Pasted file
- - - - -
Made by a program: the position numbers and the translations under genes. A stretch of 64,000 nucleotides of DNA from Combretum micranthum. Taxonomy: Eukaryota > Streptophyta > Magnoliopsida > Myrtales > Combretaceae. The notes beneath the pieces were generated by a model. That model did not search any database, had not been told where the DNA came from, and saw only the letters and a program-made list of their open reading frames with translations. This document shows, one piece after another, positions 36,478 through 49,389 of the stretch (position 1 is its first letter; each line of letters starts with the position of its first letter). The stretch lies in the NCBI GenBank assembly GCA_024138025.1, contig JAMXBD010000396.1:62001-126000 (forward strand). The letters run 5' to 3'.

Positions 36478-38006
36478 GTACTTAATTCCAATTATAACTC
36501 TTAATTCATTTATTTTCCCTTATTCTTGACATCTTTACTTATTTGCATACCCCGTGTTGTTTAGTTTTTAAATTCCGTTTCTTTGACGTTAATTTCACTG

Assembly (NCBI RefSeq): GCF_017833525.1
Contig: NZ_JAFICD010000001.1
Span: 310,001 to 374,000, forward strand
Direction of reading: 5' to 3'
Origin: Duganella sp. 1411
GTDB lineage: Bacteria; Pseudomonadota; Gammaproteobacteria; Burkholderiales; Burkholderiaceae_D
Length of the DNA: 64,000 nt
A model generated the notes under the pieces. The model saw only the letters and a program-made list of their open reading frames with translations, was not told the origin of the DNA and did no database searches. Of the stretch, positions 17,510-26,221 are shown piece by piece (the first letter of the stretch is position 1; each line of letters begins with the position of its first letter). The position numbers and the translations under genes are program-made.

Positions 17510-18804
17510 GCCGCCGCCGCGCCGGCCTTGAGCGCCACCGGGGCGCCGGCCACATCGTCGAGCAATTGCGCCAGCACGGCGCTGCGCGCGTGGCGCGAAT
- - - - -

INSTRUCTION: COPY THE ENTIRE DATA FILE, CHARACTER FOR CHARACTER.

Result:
Made by a program: the position numbers and the translations under genes. A stretch of 64,000 nucleotides of DNA from Combretum micranthum. Taxonomy: Eukaryota > Streptophyta > Magnoliopsida > Myrtales > Combretaceae. The notes beneath the pieces were generated by a model. That model did not search any database, had not been told where the DNA came from, and saw only the letters and a program-made list of their open reading frames with translations. This document shows, one piece after another, positions 36,478 through 49,389 of the stretch (position 1 is its first letter; each line of letters starts with the position of its first letter). The stretch lies in the NCBI GenBank assembly GCA_024138025.1, contig JAMXBD010000396.1:62001-126000 (forward strand). The letters run 5' to 3'.

Positions 36478-38006
36478 GTACTTAATTCCAATTATAACTC
36501 TTAATTCATTTATTTTCCCTTATTCTTGACATCTTTACTTATTTGCATACCCCGTGTTGTTTAGTTTTTAAATTCCGTTTCTTTGACGTTAATTTCACTG

Assembly (NCBI RefSeq): GCF_017833525.1
Contig: NZ_JAFICD010000001.1
Span: 310,001 to 374,000, forward strand
Direction of reading: 5' to 3'
Origin: Duganella sp. 1411
GTDB lineage: Bacteria; Pseudomonadota; Gammaproteobacteria; Burkholderiales; Burkholderiaceae_D
Length of the DNA: 64,000 nt
A model generated the notes under the pieces. The model saw only the letters and a program-made list of their open reading frames with translations, was not told the origin of the DNA and did no database searches. Of the stretch, positions 17,510-26,221 are shown piece by piece (the first letter of the stretch is position 1; each line of letters begins with the position of its first letter). The position numbers and the translations under genes are program-made.

Positions 17510-18804
17510 GCCGCCGCCGCGCCGGCCTTGAGCGCCACCGGGGCGCCGGCCACATCGTCGAGCAATTGCGCCAGCACGGCGCTGCGCGCGTGGCGCGAAT